Belle & Sebastian have long been critics’ darlings, and for good reason. Never the most prolific of groups, the Scottish pop outfit has focused instead on creating works of merit and enduring value. A fairly large group – seven players – Belle & Sebastian nonetheless crafted economical, direct ear-candy pop songs in the tradition of Squeeze and Teenage Fanclub, albeit with a softer edge (some might call them “twee”). Guitarist Stevie Jackson has been with the group since their early days (the mid 90s) and has stepped out for a solo project, clever titled (I Can’t Get no) Stevie Jackson.
The similarities to the Rolling Stones pretty well end right there with the title, however. Sporting a musical approach not wholly dissimilar to his main group, Jackson leans a bit more on keyboard textures for the twelve tunes on what we’ll call (for economy’s sake) Stevie Jackson. The drawing-room piano of “Pure of Heart” anchors a lovely tune that seem to concern itself with everyday life of a British teen. On the Small Faces-ish “Just, Just So to the Point,” Jackson builds a subdued, slinky tune around a simple Wurlitzer Electric Piano riff; the result is vaguely similar to some of Neil Finn‘s solo work.
On “Try Me,” Jackson rocks out. An infectiously poppy song (with keyboard flourishes that sound straight out of – surprise! – a Belle & Sebastian record), its chugging electric guitar and insistent tom-tom work leads into a mod guitar solo. But for “Richie Now,” Jackson crafts a lilting pop tune imbued with a gentle Merseybeat flavor. That flavor is hammered home by lyrics that mention the year 1963, and chiming guitar figures.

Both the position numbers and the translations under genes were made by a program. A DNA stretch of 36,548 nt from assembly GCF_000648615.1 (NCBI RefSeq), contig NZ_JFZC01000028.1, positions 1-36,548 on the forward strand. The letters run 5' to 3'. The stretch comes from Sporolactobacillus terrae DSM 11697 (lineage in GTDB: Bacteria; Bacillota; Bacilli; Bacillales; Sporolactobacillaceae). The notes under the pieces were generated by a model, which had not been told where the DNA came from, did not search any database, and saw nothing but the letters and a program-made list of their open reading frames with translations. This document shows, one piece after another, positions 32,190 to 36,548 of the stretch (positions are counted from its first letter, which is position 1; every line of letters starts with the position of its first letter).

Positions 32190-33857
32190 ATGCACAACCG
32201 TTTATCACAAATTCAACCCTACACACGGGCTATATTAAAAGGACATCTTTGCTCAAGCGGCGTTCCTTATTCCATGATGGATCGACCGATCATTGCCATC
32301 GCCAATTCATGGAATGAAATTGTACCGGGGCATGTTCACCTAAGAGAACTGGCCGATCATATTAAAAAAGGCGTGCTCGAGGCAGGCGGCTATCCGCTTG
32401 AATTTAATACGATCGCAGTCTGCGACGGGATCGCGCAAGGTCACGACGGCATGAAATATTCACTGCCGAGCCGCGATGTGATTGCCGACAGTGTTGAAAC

The breezy, waltzing pop of “Dead Man’s Fall” features some shimmering “doo-wop-a-bop” backing vocals that elevate what was already a pretty fetching melody to start with. The gentle acoustic textures of “Bird’s Eye View” feels like Donovan, or Flight of the Conchords without the comedy. “Man of God” brings back the homespun piano textures, applying them to a should-be-a-hit melody; it’s the most Belle & Sebastian-sounding track on Stevie Jackson. The string arrangement and subtle pedal steel work are icing on the cake.
The folky (UK-style) “Kurosawa” evokes visions of the Highland mists. “Where Do All the Good Girls Go?” makes effective use of handclaps, an evokes a singalong vibe.” The longest track on Stevie Jackson, “Telephone Song,” still keeps under the five-minute mark; Jackson’s pop instincts are always brought to bear on the songs, even on this, the most dreamily textured song on the disc. “Press Send” is the goofiest track on the disc, full of sweet, heart-on-the-sleeve sentiments concerning email messages. Its backing chirps of “don’t send / do send” are a delight, and the rollicking piano and intentionally-thin lead guitar suit the tune perfectly. The brief, countryish “Feel the Morning” wraps things up in tuneful fashion; it sounds like a high-quality outtake from Wings‘ Wild Life, if you can imagine such a thing.
To sum up, allow me to engage in the most obvious bit of wordplay: get yourself some (I Can’t Get No) Stevie Jackson. You won’t be disappointed.
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